The dollar fell against the euro and most other currencies Friday on expectations that European leaders are closer to announcing a sweeping plan to help address the region's debt crisis.
Earlier this week German Chancellor Angela Merkel and French President Nicolas Sarkozy said a plan would be put together by the end of the month. They said it would include ensuring that European banks have enough capital.
A comprehensive plan now seems more likely to investors after all 17 countries that use the euro agreed to an expansion of the European bailout fund. Slovakia became the final nation to approve it on Thursday.
Currency investors shook off a downgrade of Spain's debt by ratings agency Standard & Poor's. The firm lowered its long-term rating on Spain's debt late Thursday to "AA-" from "AA" and said the outlook on the rating is "negative," meaning it could be lowered again.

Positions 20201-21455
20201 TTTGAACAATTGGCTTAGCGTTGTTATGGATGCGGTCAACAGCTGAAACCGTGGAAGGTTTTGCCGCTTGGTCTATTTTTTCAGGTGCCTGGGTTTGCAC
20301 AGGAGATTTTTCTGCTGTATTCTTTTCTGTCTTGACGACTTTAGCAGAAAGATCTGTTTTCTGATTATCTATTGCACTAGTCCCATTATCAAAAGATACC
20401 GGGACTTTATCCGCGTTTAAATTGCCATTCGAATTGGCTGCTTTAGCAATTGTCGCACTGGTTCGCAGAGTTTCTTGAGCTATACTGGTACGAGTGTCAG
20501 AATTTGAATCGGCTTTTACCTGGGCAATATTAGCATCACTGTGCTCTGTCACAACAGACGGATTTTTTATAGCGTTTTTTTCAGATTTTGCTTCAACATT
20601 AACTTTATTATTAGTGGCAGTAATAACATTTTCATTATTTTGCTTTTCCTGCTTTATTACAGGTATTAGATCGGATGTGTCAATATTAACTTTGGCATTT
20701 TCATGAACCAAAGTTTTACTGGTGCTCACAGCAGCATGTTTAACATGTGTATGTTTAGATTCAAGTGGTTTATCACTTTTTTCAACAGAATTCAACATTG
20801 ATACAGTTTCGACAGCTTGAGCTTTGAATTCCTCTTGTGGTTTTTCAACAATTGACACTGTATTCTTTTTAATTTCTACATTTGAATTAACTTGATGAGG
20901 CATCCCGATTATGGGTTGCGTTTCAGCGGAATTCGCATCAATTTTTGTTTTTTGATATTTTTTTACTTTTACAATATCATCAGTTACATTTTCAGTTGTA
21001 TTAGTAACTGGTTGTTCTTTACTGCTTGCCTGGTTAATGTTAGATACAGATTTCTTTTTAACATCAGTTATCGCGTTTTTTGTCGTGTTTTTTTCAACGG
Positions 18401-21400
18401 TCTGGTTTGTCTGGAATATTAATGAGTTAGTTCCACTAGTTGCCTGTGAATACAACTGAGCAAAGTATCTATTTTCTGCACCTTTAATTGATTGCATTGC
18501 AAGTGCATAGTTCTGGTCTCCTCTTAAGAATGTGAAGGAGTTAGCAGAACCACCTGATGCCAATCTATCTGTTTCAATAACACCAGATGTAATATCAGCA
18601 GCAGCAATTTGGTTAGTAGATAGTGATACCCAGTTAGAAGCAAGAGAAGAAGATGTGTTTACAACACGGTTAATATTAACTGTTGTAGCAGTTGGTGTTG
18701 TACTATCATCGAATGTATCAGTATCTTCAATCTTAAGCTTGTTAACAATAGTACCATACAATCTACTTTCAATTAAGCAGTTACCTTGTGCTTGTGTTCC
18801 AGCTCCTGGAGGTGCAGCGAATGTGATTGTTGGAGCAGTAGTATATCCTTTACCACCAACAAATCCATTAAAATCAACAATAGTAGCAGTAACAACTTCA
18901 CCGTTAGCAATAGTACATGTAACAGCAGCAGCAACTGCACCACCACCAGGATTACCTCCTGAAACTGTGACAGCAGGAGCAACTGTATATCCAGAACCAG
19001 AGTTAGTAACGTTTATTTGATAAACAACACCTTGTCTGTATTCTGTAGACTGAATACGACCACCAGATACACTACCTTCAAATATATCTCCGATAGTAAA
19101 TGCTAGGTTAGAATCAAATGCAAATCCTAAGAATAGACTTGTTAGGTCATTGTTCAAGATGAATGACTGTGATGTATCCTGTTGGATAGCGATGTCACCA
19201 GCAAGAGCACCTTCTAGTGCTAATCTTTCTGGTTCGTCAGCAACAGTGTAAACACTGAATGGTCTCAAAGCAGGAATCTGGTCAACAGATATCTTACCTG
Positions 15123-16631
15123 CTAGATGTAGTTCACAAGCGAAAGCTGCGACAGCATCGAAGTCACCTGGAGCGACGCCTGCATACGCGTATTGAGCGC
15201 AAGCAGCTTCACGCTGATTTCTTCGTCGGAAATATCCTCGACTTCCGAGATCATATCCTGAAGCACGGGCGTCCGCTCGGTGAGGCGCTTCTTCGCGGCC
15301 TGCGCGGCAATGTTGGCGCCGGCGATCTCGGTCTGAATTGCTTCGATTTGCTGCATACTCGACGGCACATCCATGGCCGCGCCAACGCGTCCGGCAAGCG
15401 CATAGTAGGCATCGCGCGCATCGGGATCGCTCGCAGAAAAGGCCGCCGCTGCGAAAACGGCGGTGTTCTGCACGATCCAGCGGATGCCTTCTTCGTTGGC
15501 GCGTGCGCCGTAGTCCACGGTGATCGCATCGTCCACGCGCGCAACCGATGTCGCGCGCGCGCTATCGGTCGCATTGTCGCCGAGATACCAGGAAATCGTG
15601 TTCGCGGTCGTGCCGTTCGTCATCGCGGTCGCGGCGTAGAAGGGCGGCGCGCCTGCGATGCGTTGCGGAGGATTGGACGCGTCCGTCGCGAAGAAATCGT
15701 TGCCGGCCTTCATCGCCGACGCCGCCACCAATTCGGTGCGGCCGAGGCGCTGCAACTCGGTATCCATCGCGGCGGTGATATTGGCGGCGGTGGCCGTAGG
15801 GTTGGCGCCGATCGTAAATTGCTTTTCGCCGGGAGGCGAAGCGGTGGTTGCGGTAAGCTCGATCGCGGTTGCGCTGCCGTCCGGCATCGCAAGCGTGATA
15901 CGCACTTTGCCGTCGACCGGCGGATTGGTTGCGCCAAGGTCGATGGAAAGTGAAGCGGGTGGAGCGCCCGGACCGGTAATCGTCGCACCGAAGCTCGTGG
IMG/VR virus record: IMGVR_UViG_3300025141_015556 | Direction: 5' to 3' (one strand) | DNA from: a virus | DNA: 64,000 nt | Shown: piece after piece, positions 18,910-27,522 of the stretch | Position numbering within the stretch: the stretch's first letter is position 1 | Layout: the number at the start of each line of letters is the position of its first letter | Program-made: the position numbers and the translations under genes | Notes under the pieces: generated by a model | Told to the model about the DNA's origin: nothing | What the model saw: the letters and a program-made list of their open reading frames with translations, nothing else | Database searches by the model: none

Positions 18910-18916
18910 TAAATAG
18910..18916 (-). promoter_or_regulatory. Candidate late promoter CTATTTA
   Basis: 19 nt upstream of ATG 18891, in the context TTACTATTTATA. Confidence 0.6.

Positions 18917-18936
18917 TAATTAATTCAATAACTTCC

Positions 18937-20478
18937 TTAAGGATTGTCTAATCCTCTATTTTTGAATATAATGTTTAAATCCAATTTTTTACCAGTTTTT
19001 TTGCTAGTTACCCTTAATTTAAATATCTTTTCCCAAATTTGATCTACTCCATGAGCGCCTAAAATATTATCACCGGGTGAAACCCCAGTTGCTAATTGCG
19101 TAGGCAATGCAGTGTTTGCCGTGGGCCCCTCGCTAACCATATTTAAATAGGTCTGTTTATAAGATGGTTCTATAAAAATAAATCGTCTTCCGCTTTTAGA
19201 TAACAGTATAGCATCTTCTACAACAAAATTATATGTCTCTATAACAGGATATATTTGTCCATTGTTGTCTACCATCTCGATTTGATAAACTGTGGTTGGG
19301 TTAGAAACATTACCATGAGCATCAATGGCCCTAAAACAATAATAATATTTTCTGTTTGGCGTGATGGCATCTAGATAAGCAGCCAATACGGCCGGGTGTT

In late trading Friday, the euro rose to $1.3875 from $1.3783 late Thursday. The British pound rose to $1.5815 from $1.5769.
The U.S. dollar fell despite a stronger-than-expected report on U.S. consumer spending last month. The Commerce Department said that retail sales rose 1.1 percent in September, as Americans spent more on autos, clothing and furniture. It was the largest gain in seven months.
In other currency trading Friday, the dollar fell to 0.8930 Swiss franc from 0.8977 Swiss franc and to 1.0117 Canadian dollars from 1.0190 Canadian dollars. The dollar rose to 77.22 Japanese yen from 76.88 yen late Thursday.
The dollar fell against most other major currencies, including the Australian, New Zealand and Hong Kong dollars, the Norwegian krone and the Brazilian real.